Application Lifecycle Management: What makes a good requirement? Part 5

 In Industrial

Application Lifecycle Management: What makes a good requirement? Part 5

If you are a systems or software engineer tasked with writing or reviewing a requirements specification, knowing what makes a requirement a “good” one is extremely important. After 30 years working in system and software testing, I know that having access to a requirements document is rare when testing a new system, and having a useful, prescriptive one is rarer still. So I wanted to apply my own experience to help others create requirements specifications that deliver the intended result – higher quality software – as efficiently as possible.

From my perspective, a good requirement is a testable requirement. As you draft the requirement, ask yourself “How would I test this requirement to know that it was satisfied?” From this one qualifying condition, a number of other dimensions of requirement quality will flow.
In this blog series, I am examining these dimensions of requirements quality –

Part I discussing Unambiguity can be found HERE
Part 2 discussing Atomicity can be found HERE
Part 3 discussing Precision can be found HERE
Part 4 discussing Verifiability can be found HERE

– and this fifth installment in the series focuses on another critical dimension:

Independence

Independence

As well as expressing a single idea, a requirement should also stand alone. It should not refer to some other requirement, so there is no need to refer to any other requirement to be able to understand it.

Put yourself in the place of a tester, reading and working on a single requirement in isolation. Ask yourself: “Do I have enough information to verify the requirement?” For example:

  • REQ1: A user shall be able to display a list of records created that day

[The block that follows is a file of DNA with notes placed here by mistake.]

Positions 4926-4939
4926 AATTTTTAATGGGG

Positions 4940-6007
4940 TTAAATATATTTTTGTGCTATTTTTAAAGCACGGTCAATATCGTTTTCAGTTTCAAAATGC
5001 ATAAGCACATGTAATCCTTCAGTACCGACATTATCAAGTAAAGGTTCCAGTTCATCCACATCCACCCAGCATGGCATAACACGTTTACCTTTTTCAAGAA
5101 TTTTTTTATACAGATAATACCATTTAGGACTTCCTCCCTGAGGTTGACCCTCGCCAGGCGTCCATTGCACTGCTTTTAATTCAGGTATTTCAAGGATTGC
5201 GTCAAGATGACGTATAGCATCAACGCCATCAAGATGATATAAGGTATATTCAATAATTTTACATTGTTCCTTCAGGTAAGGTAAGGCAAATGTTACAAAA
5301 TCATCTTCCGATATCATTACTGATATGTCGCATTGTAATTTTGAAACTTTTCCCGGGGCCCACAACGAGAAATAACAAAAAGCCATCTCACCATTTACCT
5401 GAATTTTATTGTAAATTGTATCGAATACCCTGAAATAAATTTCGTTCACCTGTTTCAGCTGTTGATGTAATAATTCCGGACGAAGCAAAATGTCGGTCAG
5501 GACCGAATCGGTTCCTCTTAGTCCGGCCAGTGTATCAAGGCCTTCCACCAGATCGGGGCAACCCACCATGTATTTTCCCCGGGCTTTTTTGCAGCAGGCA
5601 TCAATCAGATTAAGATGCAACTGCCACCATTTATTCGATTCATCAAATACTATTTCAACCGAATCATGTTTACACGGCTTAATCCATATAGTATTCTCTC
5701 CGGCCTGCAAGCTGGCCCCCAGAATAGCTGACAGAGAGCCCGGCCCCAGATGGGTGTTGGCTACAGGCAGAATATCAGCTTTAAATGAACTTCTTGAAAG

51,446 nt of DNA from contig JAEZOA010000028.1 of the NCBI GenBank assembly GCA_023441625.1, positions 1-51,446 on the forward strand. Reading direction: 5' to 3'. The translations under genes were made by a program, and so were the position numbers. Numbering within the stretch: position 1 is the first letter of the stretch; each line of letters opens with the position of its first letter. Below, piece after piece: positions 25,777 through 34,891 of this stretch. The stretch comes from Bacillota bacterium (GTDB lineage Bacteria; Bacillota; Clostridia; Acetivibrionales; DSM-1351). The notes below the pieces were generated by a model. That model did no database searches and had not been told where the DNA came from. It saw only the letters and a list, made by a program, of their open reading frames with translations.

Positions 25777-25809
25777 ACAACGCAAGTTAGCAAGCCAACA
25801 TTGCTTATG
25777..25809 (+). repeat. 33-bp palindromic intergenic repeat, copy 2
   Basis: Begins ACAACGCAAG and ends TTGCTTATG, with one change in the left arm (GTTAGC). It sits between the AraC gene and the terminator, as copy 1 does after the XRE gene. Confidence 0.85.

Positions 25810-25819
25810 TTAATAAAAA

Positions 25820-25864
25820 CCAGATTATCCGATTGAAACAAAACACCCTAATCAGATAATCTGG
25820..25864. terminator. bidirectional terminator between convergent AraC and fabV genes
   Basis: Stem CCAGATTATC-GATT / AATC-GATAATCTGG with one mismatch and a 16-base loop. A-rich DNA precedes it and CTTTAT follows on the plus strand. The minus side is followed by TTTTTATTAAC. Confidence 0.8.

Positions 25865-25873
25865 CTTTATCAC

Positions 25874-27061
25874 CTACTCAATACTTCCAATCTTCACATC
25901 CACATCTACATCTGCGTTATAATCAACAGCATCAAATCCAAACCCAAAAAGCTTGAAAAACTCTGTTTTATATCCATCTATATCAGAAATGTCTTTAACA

• REQ2: The list of records shall include an ID, first name, surname and address
  • REQ3: The list shall be sorted by surname

Here you would not know what “The list” refers to in the second two requirements, without referring to the first. Here’s another example of a set of dependent requirements:

  • REQ1: The user shall be able to perform a search for an inventory item
  • REQ2: If the search returns at least two items, these shall be displayed as a list
  • REQ3: If the search returns no items, then a list of suggested alternatives shall be displayed

Here you would not know what “The search” refers to in the second two requirements, without referring to the first.

How to Write Independent Requirements

Although the requirements will be longer, it is always better to write requirements so they remain independent, like the list below:

  • REQ1: The user shall be able to perform a search for an inventory item
  • REQ2: If the user performs a search for an inventory item, and it returns at least two items, these shall be displayed as a list
  • REQ3: If the user performs a search for an inventory item, and it does not return any items, then a list of suggested alternatives shall be displayed

It is also perfectly acceptable to refer to information outside the requirement that further clarifies it, as long as this information does not refer to another requirement. Here’s another example of how this can be expressed properly:

  • The system, running on the minimum hardware specification, (see Appendix 2), shall perform a customer update request in less than 1.5 seconds, with 300 concurrent users running the standard user load (see Appendix 3)

In the next post, I will be looking at another aspect of a good requirement, Flexibility.

About the Author

Ian Compton is a Solutions Architect for the pre-sales team at Persistent Systems. Ian has worked with requirements management for twenty years, starting at QSS with the DOORS V4 release, and via acquisitions on to system testing IBM’s lifecycle solutions through their various iterations.

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Application Lifecycle Management What makes a good requirement Part 6